Zombies Archives

Looks like some interesting things are in store for the upcoming season of The Walking Dead.

Here’s the Season 5 trailer that premiered at ComicCon…
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Key & Peele (and guest Kevin Sorbo!) show the, um, lighter side of zombies…

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Prime Books has posted the table of contents for Paula Guran’s upcoming anthology zombie anthology Zombies: More Recent Dead, hitting bookstore shelves September 3, 2014.

Here’s the book description:

The living dead are more alive than ever! Zombies have become more than an iconic monster for the twenty-first century: they are now a phenomenon constantly revealing as much about ourselves – and our fascination with death, resurrection, and survival – as our love for the supernatural or post-apocalyptic speculation. Our most imaginative literary minds have been devoured by these incredible creatures and produced exciting, insightful, and unflinching new works of zombie fiction. We’ve again dug up the best stories published in the last few years and compiled them into an anthology to feed your insatiable hunger…

Here’s the alphabetical table of contents…
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What do you get when you cross robots with zombies? Jeremy Robinson knows one possible answer. It’s the plot of his new novel, XOM-B.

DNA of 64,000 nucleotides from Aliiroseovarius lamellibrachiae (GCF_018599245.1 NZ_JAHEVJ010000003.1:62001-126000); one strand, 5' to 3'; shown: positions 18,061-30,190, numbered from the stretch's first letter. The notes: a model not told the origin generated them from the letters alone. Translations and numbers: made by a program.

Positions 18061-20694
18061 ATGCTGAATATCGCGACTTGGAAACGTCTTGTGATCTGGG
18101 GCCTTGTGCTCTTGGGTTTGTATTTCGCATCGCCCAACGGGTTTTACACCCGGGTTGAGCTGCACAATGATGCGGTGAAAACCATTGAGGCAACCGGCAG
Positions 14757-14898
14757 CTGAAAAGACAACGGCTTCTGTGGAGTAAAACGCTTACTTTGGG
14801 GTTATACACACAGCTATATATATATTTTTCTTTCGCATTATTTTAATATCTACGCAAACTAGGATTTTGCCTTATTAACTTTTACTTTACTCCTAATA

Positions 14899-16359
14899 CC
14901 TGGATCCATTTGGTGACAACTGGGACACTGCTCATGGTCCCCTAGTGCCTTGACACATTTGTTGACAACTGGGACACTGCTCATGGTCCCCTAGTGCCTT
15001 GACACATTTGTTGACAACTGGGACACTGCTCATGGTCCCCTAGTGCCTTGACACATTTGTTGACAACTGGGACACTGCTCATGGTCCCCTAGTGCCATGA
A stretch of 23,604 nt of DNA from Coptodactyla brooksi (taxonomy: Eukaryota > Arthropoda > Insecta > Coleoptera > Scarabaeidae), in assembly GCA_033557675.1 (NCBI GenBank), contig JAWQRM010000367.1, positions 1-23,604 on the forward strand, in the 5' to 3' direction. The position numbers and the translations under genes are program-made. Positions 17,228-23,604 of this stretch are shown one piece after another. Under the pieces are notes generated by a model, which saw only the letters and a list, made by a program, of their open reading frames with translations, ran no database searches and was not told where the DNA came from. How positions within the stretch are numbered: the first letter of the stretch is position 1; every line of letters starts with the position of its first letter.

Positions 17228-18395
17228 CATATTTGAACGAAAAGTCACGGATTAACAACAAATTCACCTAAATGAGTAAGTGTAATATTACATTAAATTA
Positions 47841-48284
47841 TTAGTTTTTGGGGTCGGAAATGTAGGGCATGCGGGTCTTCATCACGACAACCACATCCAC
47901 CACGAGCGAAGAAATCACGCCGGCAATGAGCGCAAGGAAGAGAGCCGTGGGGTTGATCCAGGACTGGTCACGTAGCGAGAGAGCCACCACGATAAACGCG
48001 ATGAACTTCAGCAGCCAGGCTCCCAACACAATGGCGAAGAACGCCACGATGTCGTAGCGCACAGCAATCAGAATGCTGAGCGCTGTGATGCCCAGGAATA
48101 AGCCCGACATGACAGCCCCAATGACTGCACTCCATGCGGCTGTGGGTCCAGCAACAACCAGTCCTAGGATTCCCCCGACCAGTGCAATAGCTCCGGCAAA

Here’s the synopsis and trailer:

A rising talent, Robinson is well-known in the community of action/adventure fans and has received amazing quotes in the past from big name authors like James Rollins, Steve Berry, and Scott Sigler. XOM-B is a riveting zombie novel with a great hook that is also an amazing plot twist, and is poised to bring him to the next level.

Freeman is a genius with an uncommon mixture of memory, intelligence and creativity. He lives in a worldwide utopia, but it was not always so. There was a time known as the Grind-when Freeman’s people lived as slaves to another race referred to simply as “Master.” They were property. But a civil rights movement emerged. Change seemed near, but the Masters refused to bend. Instead, they declared war. And lost. Now, the freed world is threatened by a virus, spread through bites, sweeping through the population. Those infected change–they are propelled to violence, driven to disperse the virus. Uniquely suited to respond to this new threat, Freeman searches for a cure, but instead finds the source–the Masters, intent on reclaiming the world. Freeman must fight for his life, for his friends and for the truth, which is far more complex and dangerous than he ever imagined.

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Here’s the trailer for the 2014 mid-season premiere airing next month on AMC.

Lord help me, I’m sticking with The Walking Dead, a show some call too slow, but which I seem to watch religiously every week.

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BOOK REVIEW: Below Zero by Ben Tripp

REVIEW SUMMARY: Wraps up an innovative zombie-apocalypse duology.

MY RATING:

BRIEF SYNOPSIS: The zombie apocalypse has turned into a wild west where children are used for bait and happy outcomes are few and far between.

MY REVIEW:
PROS: moments of excellent prose and horror; one-of-a-kind zombie mythos; interesting heroine; solid ending.
CONS: weaker middle; weak empathy for secondary characters; disappointed after really enjoying first book.
BOTTOM LINE: The action from an interesting concept of Happy Town’s dark secret, along with the heroine’s emotional journey made this a good read, but the lack of supporting characters you really care about made most of the events only marginally exciting.